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Huntingtons Disease

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Huntingtons Disease

Huntington's Background

Huntington's disease is inherited as an autosomal dominant disease that gives rise to
progressive, elective (localized) neural cell death associated with choreic movements
(uncontrollable movements of the arms, legs, and face) and dementia. It is one of the
more common inherited brain disorders. About 25,000 Americans have it and another
60,000 or so will carry the defective gene and will develop the disorder as they age.
Physical deterioration occurs over a period of 10 to 20 years, usually beginning in a
person's 30's or 40's. The gene is dominant and thus does not skip generations.
Having the gene means a 92 percent chance of getting the disease. The disease is
associated with increases in the length of a CAG triplet repeat present in a gene
called ?huntington? located on chromosome 4. The classic signs of Huntington disease
are progressive chorea, rigidity, and dementia, frequently associated with seizures.

Studies & Research

Studies were done to determine if somatic mtDNA (mitochondria DNA) mutations might
contribute to the neurodegeneration observed in Huntington's disease. Part of the
research was to analyze cerebral deletion levels in the temporal and frontal lobes.
Research hypothesis: HD patients have significantly higher mtDNA deletionlevels than
agematched controls in the frontal and temporal lobes of the cortex. To test the
hypothesis, the amount of mtDNA deletion in 22 HD patients brains was examined by serial
dilution-polymerase chain reaction (PCR) and compared the results with mtDNA deletion
levels in 25 aged matched controls.
Brain tissues from three cortical regions were taken during an autopsy (from the 22 HD
symptomatic HD patients): frontal lobe, temporal lobe and occipital lobe, and putamen.
Molecular analyses were performed on genomic DNA isolated from 200 mg of frozen brain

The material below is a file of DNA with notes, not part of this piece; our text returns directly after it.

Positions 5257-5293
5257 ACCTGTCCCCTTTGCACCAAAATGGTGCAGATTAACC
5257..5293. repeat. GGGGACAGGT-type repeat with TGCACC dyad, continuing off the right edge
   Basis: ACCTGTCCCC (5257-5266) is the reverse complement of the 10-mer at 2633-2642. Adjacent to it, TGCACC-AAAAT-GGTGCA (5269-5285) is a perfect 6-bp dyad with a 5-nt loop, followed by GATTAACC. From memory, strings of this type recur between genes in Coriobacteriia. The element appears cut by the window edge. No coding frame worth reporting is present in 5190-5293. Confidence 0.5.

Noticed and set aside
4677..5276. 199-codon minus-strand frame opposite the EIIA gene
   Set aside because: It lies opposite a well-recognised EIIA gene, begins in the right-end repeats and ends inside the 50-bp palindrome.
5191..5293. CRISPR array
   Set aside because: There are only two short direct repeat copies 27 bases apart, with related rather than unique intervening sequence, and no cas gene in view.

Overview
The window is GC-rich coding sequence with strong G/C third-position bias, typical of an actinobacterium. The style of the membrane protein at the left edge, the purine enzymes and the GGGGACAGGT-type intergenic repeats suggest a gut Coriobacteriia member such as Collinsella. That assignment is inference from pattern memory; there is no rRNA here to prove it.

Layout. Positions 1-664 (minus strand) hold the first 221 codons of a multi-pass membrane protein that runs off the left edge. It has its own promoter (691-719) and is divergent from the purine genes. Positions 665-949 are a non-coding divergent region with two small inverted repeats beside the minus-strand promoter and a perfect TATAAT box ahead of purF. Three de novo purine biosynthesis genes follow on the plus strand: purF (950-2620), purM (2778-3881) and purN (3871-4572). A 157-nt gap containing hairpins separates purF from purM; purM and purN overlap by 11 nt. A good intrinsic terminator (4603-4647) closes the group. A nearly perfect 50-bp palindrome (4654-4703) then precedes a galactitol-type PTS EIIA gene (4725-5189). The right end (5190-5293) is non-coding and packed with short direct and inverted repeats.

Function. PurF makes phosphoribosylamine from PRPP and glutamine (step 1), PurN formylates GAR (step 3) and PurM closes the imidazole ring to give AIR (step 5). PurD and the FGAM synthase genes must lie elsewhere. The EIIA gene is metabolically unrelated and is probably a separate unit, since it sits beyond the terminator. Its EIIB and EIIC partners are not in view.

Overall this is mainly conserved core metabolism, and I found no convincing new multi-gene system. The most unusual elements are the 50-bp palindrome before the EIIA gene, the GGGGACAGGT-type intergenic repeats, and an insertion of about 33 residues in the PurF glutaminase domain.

regions as described above. The HD diagnosis was confirmed in patients by PCR amplification
of the trinucleotide repeat in the IT 15 gene. One group was screened with primers that
included polymorphism and the other was screened without the polymorphism.
After heating the reaction to 94 degreesC for 4 minutes, 27 cycles of 1 minute at 94
degreesC and 2 minutes at 67 degreesC, tests were performed. The PCR products were
settled on 8% polyacrylamide gels. The mtDNA deletion levels were quantitated relative
to the total mtDNA levels by the dilution-PCR method. When the percentage of the mtDNA
deletion relative to total mtDNA was used as a marker of mtDNA damage, most regions of
the brain accrued a very small amount of mtDNA damage before age 75. Cortical regions
accrued 1 to 2% deletion levels between ages 80-90, and the putamen accrued up to 12%
of this deletion after age 80. The study presented evidence that HD patients have much
higher mtDNA deletionlevels than agematched controls in the frontal and temporal lobes
of the cortex. Temporal lobe mtDNA deletion levels were 11 fold higher in HD patients
than in controls, whereas the frontal lobe deletion levels were fivefold higher in HD
patients than in controls. There was no statistically significant difference in the
average mtDNA deletion levels between HD patients and controls in the occipital lobe
and the putamen. The increase in mtDNA deletion levels found in HD frontal and
temporal lobes suggests that HD patients have an increase mtDNA somatic mutation rate.
Could the increased rate be from a direct consequence of the expanded trinucleotide
repeat of the HD gene, or is it from an indirect consequence? Whatever the origin of
the deletion, these observations are consistent with the hypothesis: That the
accumulation of somatic mtDNA mutations erodes the energy capacity of the brain,
resulting in the neuronal loss and symptoms when energy output declines below tissue
expression thresholds. (Neurology, October 95)


Researchers have identified a key protein that causes the advancement of Huntington's
after following up on the discovery two years ago of the gene that causes this
disorder. Shortly after the Huntington's gene was identified, researchers found the
protein it produces, a larger than normal molecule they called huntingtin that was
unlike any protein previously identified. The question that they did not know was what

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